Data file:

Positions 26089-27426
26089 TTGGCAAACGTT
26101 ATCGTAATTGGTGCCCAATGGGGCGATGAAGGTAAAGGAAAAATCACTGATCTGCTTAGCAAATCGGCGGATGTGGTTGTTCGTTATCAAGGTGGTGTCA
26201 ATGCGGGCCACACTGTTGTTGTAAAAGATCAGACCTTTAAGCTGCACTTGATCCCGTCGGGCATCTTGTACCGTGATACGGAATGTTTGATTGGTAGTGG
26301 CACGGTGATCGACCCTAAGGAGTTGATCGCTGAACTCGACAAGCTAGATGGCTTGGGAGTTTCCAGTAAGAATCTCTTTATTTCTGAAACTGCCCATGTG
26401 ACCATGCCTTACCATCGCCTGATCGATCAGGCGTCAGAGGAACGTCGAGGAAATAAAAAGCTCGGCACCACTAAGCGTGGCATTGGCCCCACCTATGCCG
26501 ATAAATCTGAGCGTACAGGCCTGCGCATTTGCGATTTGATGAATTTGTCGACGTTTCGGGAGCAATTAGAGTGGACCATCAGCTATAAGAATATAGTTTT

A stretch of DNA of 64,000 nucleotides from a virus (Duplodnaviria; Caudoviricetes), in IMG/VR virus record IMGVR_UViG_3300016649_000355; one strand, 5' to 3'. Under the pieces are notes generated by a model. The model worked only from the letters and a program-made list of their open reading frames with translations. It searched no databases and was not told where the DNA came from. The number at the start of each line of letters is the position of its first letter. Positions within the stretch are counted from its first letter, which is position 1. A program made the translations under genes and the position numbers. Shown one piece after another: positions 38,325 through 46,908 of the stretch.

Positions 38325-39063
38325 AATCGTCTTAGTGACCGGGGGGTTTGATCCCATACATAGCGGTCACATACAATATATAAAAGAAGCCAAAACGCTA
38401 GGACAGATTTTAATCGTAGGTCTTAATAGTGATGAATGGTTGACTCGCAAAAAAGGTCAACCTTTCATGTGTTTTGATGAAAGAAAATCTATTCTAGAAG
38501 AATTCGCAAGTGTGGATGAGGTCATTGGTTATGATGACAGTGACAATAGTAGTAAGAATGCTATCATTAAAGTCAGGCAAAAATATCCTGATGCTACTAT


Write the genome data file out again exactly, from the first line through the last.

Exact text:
Positions 26089-27426
26089 TTGGCAAACGTT
26101 ATCGTAATTGGTGCCCAATGGGGCGATGAAGGTAAAGGAAAAATCACTGATCTGCTTAGCAAATCGGCGGATGTGGTTGTTCGTTATCAAGGTGGTGTCA
26201 ATGCGGGCCACACTGTTGTTGTAAAAGATCAGACCTTTAAGCTGCACTTGATCCCGTCGGGCATCTTGTACCGTGATACGGAATGTTTGATTGGTAGTGG
26301 CACGGTGATCGACCCTAAGGAGTTGATCGCTGAACTCGACAAGCTAGATGGCTTGGGAGTTTCCAGTAAGAATCTCTTTATTTCTGAAACTGCCCATGTG
26401 ACCATGCCTTACCATCGCCTGATCGATCAGGCGTCAGAGGAACGTCGAGGAAATAAAAAGCTCGGCACCACTAAGCGTGGCATTGGCCCCACCTATGCCG
26501 ATAAATCTGAGCGTACAGGCCTGCGCATTTGCGATTTGATGAATTTGTCGACGTTTCGGGAGCAATTAGAGTGGACCATCAGCTATAAGAATATAGTTTT

A stretch of DNA of 64,000 nucleotides from a virus (Duplodnaviria; Caudoviricetes), in IMG/VR virus record IMGVR_UViG_3300016649_000355; one strand, 5' to 3'. Under the pieces are notes generated by a model. The model worked only from the letters and a program-made list of their open reading frames with translations. It searched no databases and was not told where the DNA came from. The number at the start of each line of letters is the position of its first letter. Positions within the stretch are counted from its first letter, which is position 1. A program made the translations under genes and the position numbers. Shown one piece after another: positions 38,325 through 46,908 of the stretch.

Positions 38325-39063
38325 AATCGTCTTAGTGACCGGGGGGTTTGATCCCATACATAGCGGTCACATACAATATATAAAAGAAGCCAAAACGCTA
38401 GGACAGATTTTAATCGTAGGTCTTAATAGTGATGAATGGTTGACTCGCAAAAAAGGTCAACCTTTCATGTGTTTTGATGAAAGAAAATCTATTCTAGAAG
38501 AATTCGCAAGTGTGGATGAGGTCATTGGTTATGATGACAGTGACAATAGTAGTAAGAATGCTATCATTAAAGTCAGGCAAAAATATCCTGATGCTACTAT